Travis Street finds ICO sales disappointing
HOUSTON — Travis Street Partners LLC, the Houston investment group that has been trying to take over compounder ICO Inc., said it is reconsidering its bid after ICO released disappointing financial results Feb. 9.
ICO's sales for the quarter ended Dec. 31 were down almost 5 percent from the previous quarter, while its pretax profit was down about 25 percent.
Travis Street manager Tim Gollin said his firm is "baffled" as to why ICO management described its results as "strongly improved" in a Feb. 9 news release.
"We expected, at a minimum, that this quarter would be flat compared to last quarter," Gollin said.
ICO posted sales of $325.3 million in its 2000 fiscal year, which ended Sept. 30. The company owns compounders Wedco Inc. and Bayshore Industrial Inc.
Travis Street had offered $2.85 per share for ICO, which was trading Feb. 15 at $2.25. Gollin declined to say how Travis Street might restructure its offer.
ICO officials could not be reached for comment.
GE, OSHA still seeking cause of gas leak
BURKVILLE, ALA. — Officials with GE Plastics and the Occupational Safety and Health Administration still are investigating the cause of a toxic-gas leak that stopped polycarbonate production for three days at the company's Burkville site.
A small amount of phosgene gas — a PC feedstock — was released about 8:30 p.m. Jan. 31 and caused a partial evacuation of the site. No one was injured and none of the gas escaped the site, which employs about 400, said company spokesman Bob Hess.
Production resumed Feb. 3. The three-day outage is not expected to affect shipments to customers or an ongoing expansion in Burkville, which is to be completed in 2002. The expansion will give the plant estimated capacity of 550 million pounds, matching the size of GE's PC facility in Mount Vernon, Ind.
OSHA's Mobile, Ala., office is handling the investigation. OSHA spokeswoman Lorette Dempsey declined to comment on the investigation or when it would be wrapped up but said OSHA regulations require their investigations to be completed within six months.
Santa leaves Krauss-Maffei for Japan firm
SCHAUMBURG, ILL. — Michael Santa has left Krauss-Maffei Corp., where he was executive vice president, and now is selling another brand of injection presses, Sodick machines, for a Japanese machine tool distributor.
Santa is now the general manager of the newly formed plastics division at Yamazen Inc. in Schaumburg. He will sell injection presses from the manufacturer, Sodick Plustech Co. Ltd. of Yokohama, Japan.
Yamazen is diversifying into plastics machinery from its base in metal-cutting machines.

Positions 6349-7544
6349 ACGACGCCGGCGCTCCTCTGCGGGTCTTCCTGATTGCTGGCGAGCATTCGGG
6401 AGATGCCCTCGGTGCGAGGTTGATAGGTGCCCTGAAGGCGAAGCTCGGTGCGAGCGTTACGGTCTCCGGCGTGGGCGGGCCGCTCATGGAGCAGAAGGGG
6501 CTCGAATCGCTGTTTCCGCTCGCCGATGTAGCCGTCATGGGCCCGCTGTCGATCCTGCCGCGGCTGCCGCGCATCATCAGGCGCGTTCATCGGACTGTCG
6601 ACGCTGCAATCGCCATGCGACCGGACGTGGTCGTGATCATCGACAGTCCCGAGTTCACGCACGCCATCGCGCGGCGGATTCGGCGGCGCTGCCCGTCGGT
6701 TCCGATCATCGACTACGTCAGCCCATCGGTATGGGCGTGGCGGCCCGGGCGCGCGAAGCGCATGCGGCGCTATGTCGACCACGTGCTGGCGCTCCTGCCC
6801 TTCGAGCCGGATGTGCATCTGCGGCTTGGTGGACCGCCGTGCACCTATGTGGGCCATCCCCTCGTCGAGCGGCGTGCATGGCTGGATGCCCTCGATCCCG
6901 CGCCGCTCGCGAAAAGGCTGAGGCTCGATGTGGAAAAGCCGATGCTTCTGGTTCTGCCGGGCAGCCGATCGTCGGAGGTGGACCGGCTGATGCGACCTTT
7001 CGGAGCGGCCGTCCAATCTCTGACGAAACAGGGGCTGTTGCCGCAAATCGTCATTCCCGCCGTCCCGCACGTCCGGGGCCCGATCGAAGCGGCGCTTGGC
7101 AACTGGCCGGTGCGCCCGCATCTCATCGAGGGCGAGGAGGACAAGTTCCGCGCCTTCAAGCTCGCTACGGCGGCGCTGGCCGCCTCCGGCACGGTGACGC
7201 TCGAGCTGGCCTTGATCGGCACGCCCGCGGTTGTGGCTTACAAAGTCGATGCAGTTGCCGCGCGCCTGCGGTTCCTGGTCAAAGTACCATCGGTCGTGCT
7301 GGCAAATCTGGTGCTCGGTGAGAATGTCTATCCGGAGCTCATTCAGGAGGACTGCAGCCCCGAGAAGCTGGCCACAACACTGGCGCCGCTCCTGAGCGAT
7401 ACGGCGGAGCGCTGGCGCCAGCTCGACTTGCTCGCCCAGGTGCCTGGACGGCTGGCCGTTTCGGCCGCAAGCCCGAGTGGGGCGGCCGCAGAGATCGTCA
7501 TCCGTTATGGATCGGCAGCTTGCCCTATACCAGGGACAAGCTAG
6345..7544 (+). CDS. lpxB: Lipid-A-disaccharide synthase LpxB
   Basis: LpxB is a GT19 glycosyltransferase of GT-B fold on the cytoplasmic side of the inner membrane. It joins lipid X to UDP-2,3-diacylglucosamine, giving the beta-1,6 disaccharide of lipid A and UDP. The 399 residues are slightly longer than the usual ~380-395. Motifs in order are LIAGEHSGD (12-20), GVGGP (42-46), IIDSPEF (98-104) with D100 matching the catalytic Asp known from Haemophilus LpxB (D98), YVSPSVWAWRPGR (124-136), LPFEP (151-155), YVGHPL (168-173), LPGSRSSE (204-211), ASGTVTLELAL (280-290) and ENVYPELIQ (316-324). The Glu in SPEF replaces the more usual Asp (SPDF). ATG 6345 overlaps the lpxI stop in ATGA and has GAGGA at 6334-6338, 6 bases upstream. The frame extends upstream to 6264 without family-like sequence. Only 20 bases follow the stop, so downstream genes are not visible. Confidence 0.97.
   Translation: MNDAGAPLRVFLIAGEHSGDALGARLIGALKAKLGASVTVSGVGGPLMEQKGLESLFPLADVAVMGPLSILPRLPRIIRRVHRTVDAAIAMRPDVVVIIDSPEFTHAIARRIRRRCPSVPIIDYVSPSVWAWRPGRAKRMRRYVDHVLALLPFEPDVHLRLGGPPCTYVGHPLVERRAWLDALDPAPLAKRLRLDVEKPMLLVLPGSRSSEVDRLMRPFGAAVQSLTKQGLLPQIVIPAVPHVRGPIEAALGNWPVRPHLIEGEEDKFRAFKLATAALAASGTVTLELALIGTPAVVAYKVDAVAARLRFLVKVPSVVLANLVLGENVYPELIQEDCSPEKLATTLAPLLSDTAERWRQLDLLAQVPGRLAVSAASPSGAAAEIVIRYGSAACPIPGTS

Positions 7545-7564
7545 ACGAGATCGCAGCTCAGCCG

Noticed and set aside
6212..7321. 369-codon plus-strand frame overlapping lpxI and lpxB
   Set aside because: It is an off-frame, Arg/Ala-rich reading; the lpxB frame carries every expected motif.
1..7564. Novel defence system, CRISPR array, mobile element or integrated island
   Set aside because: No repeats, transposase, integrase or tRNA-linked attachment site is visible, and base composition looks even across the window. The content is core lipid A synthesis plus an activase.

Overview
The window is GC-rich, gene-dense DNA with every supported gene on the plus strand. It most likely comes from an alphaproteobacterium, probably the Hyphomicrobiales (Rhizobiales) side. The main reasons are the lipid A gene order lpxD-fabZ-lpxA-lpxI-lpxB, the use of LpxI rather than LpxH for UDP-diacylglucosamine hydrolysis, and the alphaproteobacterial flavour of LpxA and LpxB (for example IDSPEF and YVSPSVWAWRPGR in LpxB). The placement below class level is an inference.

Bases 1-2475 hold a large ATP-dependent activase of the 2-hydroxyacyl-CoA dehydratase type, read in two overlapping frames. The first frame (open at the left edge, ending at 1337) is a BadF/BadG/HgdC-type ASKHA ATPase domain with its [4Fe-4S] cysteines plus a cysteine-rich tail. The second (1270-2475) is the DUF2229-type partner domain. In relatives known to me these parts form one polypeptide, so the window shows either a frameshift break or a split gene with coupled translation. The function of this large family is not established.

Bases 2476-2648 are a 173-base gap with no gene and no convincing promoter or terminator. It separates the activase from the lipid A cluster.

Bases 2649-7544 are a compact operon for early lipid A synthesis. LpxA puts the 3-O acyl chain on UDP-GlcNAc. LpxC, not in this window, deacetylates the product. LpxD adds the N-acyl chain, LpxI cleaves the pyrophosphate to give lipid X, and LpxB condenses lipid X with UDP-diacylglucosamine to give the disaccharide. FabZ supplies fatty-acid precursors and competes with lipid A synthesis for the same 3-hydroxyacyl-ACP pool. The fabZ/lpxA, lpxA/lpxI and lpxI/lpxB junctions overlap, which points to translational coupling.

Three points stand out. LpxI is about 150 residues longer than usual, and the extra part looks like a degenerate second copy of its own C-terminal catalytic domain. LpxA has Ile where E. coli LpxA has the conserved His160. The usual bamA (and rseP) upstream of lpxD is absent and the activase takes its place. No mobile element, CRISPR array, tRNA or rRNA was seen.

Meanwhile, at Krauss-Maffei, Paul Caprio has been promoted to executive vice president from sales and marketing manager. Caprio joined Krauss-Maffei in Florence, Ky., in 1994.
Krauss-Maffei Corp. is the North American unit of Krauss-Maffei Kunststofftechnik GmbH, based in Munich, Germany.
Santa joined Krauss-Maffei as regional manager in 1993. The following year he was named executive vice president. Under his leadership, Krauss-Maffei's sales grew from $11 million to $70 million.
Before his career at Krauss-Maffei, Santa started the plastics division of Machinery Systems Inc., also in Schaumburg. That company sold used equipment and new Niigata, Shinwa Seiki and Ube injection molding machines, he said.
Intertape buy boosts FIBC production
MONTREAL — Intertape Polymer Group Inc. expanded in flexible intermediate bulk containers by acquiring Professional Manufacturing Group of Piedras Negras, Mexico, for undisclosed terms.
In the deal, Intertape of Montreal acquired a 65,000-square-foot facility 150 miles southwest of San Antonio. Melbourne Yull, Intertape chairman and chief executive officer, said in a news release that the purchase will allow the firm to increase its FIBC production from lower-cost sources. Intertape also has a manufacturing partnership in Matamoros, Mexico, and a manufacturing contractor in San Luis Potosi, Mexico.
Intertape is closing its Augusta, Ga., FIBC plant.
FIBCs typically are made of woven polypropylene tapes and can require labor-intensive sewing operations. They usually are for transporting dry, free-flowing products in amounts weighing less than a ton.
Intertape also has debuted two new FIBCs. Pallet-Free has reusable forklift bottom channels. Nova-Stat is a static-dissipative FIBC for products that could present an explosion risk.